What visitors won't find at home are the three award-winning beers -- Castaway IPA, Black Sand Porter and Hula Hefeweizen -- sold exclusively at the Kona pub.

Seasonal specials also are on the brewpub's menu. Two favorites are Lilikoi Wheat Ale, flavored with fresh island passion fruit, and Da Grind Kona Coffee Imperial Stout.

The morning of a new brew, a mound of Kona's world-renowned bean is ground by a local roaster. The coffee is then dunked into the vat like a giant tea bag.

The latest creation is Koko Loco Coconut Milk Stout, unveiled this month to celebrate the first anniversary of the Koko Marina Pub on Oahu.

Kick-starting a new business in Hawaii can be daunting, but Davis and his partners were determined to build it right.

Finding the right team of employees was key, Davis said. He recruited a co-worker from Portland, installed nearly 150 employees in the two restaurants and has a staff of seven in the brewery.

"That's a tough position to fill here," Davis said. "It is really challenging to find specialty labor in Hawaii's market."

The cost of doing business on one of the most isolated islands in the world also was a challenge.

In 1997, for example, it cost $2.14 to ship a case of empty bottles to Hawaii and just $1.47 to import a case of beer. So, it was either build a $1 million bottling plant in a non-manufacturing region or find a mainland partner.

"That was about survival," Davis said. "We are committed to getting our product to customers at the best price and still maintaining our unique Hawaii flavor."

The company could make up to 35 percent more if its beer were all brewed on the mainland.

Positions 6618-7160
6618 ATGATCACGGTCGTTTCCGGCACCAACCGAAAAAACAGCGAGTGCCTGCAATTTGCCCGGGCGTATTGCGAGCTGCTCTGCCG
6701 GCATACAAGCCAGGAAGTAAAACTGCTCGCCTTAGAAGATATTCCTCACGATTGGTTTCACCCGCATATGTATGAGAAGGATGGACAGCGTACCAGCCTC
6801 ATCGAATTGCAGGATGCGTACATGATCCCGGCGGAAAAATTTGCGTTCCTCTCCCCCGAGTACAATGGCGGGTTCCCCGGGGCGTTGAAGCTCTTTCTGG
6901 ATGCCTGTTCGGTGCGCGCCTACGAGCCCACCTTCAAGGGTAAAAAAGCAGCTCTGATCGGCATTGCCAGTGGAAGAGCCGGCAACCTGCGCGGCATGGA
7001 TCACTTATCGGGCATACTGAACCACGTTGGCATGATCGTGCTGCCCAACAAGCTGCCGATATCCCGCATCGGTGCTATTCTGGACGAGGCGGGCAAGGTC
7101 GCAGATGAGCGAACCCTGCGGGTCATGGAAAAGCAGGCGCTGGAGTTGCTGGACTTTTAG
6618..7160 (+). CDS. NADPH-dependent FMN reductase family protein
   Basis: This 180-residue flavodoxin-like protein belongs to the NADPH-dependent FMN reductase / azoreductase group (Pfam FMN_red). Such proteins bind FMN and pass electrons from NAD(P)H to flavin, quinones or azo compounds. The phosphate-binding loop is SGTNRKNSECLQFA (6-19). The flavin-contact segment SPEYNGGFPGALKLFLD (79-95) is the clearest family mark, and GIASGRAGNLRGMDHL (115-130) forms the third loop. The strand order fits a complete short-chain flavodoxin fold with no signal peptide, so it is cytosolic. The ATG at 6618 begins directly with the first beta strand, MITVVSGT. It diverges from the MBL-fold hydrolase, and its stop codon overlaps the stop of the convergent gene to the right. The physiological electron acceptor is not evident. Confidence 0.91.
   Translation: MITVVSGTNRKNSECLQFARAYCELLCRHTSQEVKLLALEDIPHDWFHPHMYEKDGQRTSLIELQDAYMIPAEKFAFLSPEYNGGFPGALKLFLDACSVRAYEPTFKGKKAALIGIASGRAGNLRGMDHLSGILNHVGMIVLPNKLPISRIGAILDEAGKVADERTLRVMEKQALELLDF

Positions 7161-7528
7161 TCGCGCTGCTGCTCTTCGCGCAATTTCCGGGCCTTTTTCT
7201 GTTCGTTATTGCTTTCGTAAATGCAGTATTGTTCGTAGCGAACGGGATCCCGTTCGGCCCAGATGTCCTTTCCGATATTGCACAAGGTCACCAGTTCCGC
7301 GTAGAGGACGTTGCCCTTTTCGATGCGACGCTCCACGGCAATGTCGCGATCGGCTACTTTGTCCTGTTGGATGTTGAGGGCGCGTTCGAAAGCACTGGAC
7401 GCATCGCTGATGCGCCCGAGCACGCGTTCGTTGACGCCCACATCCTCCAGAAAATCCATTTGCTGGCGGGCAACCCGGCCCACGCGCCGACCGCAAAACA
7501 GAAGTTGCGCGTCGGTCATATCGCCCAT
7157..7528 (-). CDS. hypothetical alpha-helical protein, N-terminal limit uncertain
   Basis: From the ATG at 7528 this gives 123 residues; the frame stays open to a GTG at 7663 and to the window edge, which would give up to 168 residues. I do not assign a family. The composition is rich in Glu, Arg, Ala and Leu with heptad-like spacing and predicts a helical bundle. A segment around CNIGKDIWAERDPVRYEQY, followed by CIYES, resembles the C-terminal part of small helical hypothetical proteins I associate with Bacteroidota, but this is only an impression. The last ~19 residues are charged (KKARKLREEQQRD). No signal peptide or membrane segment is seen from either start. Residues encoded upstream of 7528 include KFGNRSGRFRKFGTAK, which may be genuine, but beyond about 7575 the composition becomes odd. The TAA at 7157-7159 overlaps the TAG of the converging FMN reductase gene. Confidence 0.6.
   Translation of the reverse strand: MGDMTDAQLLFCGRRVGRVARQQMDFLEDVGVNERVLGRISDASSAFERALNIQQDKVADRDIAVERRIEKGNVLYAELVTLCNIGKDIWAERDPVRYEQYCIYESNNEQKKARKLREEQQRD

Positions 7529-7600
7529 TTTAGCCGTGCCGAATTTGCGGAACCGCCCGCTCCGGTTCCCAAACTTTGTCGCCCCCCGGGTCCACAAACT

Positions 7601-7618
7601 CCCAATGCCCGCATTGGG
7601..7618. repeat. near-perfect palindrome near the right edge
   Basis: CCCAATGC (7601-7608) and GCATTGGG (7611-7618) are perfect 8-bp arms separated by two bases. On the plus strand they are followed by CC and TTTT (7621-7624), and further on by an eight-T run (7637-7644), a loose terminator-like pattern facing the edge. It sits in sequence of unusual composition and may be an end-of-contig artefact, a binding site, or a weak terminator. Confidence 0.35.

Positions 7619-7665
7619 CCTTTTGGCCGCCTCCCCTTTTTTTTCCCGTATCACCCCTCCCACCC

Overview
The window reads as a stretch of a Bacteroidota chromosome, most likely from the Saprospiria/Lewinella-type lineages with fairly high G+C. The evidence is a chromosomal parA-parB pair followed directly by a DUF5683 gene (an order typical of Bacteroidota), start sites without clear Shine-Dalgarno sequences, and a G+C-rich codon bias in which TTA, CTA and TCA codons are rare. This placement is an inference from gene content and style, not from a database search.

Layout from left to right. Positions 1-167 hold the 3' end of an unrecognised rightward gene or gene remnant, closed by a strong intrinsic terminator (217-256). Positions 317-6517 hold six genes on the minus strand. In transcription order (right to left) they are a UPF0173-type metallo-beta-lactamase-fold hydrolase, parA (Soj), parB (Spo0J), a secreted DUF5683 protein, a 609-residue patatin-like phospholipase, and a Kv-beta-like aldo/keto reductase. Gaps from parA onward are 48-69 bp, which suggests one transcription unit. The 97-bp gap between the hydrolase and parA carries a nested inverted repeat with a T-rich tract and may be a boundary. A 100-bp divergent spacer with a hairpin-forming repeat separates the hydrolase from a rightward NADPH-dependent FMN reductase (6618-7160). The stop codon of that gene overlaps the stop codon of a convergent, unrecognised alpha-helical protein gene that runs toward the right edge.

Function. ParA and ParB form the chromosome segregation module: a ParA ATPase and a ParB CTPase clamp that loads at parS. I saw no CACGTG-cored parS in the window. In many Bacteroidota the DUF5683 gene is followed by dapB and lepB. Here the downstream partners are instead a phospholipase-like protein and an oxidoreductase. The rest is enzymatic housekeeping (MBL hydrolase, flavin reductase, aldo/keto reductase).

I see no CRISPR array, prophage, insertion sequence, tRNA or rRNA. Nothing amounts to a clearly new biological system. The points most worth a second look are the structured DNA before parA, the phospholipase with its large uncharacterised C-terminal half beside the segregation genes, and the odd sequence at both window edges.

"If it were all about the money and the highest profit, we wouldn't be here," Davis said. "It's made right here in Hawaii and that's really important."

After several alliances, Davis said, in 2001, the company settled into "a symbiotic and creative" partnership with Widmer Brothers Brewing Co.

The deal included bottling the Kona brew at Widmer's Portland, Ore., plant, which helps keep down production and distribution costs.

In April 2003, Kona Brewing Co. joined the Anheuser-Busch distribution system, a switch that produced immediate results -- a 35 percent increase in sales that month.

Now the nation's 51st largest brewery and targeting a top 40 slot next year, Kona Brewing Co. claims 10 percent of draft sales in Hawaii and 1.5 percent of the state's total beer market.

"And we've had double-digit growth over the last 10 years," Davis said, noting the company now has some 900 accounts in Hawaii.

With the growth has come a slew of brew accolades.

Most recently, the Black Sand Porter claimed the silver medal at the 2004 Great American Beer Festival Competition, the largest national beer competition.

Additionally, four ales and lagers were dubbed the Best of the Northwest/Pacific at the 2004 Beer Testing Championship Summer Competition, giving it more honors than any other brewery. Castaway IPA, Longboard Lager, Hula Hefeweizen and Lilikoi Wheat Ale were named tops in their categories.

Davis said he gets great satisfaction from providing a premium product to his community and beyond.

"If you are going to drink a beer, drink a good one and if you are here, drink a Hawaii beer," Davis said. "We all deep down have some sort of fantasy about lying on a nice beach with a cold, golden, hand-crafted, slightly carbonated beverage, don't we?"

Kona Brewing Co.